But on a more practical level, the law student picks his elective courses in law school based upon his desire to practice a particular area of law when he grows up. This assumes his choices aren’t based on what courses are given in the morning, or don’t meet on Fridays. Let’s think the best of law students. Let’s play out a scenario:
Law Student: I want to be an M&A lawyer, ’cause that’s where the big bucks are. I never plan to see the inside of deposition room where those nasty litigators are, and I will never, ever, walk into a courtroom. So there’s no reason to take evidence.
Law student does well, top grades and law review, and graduates in 2009. His diploma says Juris Doctor, with no mention of M&A. He passes the bar and his license says Attorney and Counselor at Law. He sits in his parents’ basement waiting for that letter congratulating him on making $160,000 a year, and waits. And waits.
A year later, he’s run out of Cheetos and has mastered Mortal Kombat. His mother tells him he can’t sit there forever and must do something, so he goes to Solo Practice University where he’s taught how to market himself as a corporate litigation expert by fudging a website and claiming to be experienced, aggressive and caring even though the totality of his experience was sitting in the basement reviewing documents during a summer internship.
Things don’t always work out the way law students anticipate. When they don’t, the law student, now lawyer, who “specialized” in school to the exclusion of core subjects lacks the core competency to be a lawyer, to engage in any aspect of law other than the one they desired as a law student. Three years of working toward being an M&A lawyer, but they aren’t competent to be a lawyer. It’s a disaster, for them as well as anyone who might make the unfortunate choice of retaining or hiring them. They lack basic lawyering skills.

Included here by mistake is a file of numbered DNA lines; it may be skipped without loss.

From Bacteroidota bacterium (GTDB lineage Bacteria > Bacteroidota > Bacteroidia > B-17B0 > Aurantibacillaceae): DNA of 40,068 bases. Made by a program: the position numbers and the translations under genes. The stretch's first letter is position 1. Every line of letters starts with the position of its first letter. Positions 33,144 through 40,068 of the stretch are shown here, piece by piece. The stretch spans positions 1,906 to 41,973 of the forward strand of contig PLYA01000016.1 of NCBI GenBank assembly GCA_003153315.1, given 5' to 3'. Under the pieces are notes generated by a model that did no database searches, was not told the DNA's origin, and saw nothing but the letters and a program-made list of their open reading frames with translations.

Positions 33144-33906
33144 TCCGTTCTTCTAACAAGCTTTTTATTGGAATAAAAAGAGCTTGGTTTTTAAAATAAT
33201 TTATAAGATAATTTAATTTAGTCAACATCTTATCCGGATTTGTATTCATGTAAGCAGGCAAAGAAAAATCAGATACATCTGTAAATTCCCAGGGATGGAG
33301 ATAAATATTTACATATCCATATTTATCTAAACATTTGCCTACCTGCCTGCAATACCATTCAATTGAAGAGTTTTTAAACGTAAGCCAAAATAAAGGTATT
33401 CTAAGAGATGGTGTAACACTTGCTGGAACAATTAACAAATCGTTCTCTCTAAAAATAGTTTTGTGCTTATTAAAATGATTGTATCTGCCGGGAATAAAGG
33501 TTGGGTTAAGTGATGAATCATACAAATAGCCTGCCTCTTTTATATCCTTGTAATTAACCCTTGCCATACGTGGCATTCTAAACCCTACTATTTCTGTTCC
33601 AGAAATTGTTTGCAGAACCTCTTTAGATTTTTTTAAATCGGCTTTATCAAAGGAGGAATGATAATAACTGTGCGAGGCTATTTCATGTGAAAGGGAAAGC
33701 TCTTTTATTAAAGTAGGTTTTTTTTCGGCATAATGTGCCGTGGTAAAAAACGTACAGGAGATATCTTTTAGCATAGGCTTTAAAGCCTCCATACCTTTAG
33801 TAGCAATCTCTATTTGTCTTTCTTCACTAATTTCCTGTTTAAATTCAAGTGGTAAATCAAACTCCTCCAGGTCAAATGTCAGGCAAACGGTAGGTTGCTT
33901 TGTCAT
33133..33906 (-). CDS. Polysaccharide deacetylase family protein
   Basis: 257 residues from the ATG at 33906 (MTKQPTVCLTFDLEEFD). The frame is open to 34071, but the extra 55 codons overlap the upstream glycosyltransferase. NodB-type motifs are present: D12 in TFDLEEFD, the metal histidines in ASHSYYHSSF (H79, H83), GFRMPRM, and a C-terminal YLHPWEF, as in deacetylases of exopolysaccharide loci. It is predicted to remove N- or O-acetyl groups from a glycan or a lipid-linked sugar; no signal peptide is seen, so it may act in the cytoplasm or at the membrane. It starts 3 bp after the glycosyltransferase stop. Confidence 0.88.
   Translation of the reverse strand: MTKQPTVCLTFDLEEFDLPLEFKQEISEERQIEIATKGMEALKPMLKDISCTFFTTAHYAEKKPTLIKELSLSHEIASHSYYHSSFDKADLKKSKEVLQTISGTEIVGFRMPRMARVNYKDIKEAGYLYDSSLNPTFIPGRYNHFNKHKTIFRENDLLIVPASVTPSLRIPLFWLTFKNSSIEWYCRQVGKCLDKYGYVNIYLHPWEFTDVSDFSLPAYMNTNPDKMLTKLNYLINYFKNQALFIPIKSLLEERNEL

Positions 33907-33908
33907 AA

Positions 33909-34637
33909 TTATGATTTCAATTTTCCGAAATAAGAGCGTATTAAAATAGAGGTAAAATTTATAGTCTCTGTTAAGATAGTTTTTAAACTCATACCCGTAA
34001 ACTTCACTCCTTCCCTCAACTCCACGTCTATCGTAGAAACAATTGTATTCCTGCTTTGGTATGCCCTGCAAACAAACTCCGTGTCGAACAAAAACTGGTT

Tweak the scenario a bit, where the student finds that M&A is terminally boring, but IP law is thrilling and hot. But he doesn’t know evidence, and is incompetent to represent anyone. Tweak it again, where the student becomes the M&A lawyer of his dreams, but a pal says to him, “say, you’re a lawyer, I have this situation . . . ” and the lawyer can’t provide a basic intelligent response, of the sort that any first year lawyer should be able to provide, because he never took evidence.
Is it conceivable that one might manage to muddle through an entire legal career without ever needing to know evidence? I don’t believe so, since it’s part of the ability to think like a lawyer, but it’s possible. Compare the likelihood, however, with the likelihood that he will need a basic working knowledge of evidence throughout his career, to practice his profession, to be capable of spreading out within his profession, to not be so removed from the basic knowledge of his profession that he can’t competently answer something as simple as a cocktail party question.
Dean, how did you let this happen that evidence is not part of your mandatory curriculum? What are you unleashing on society? No person should ever graduate law school without having taken evidence. No one.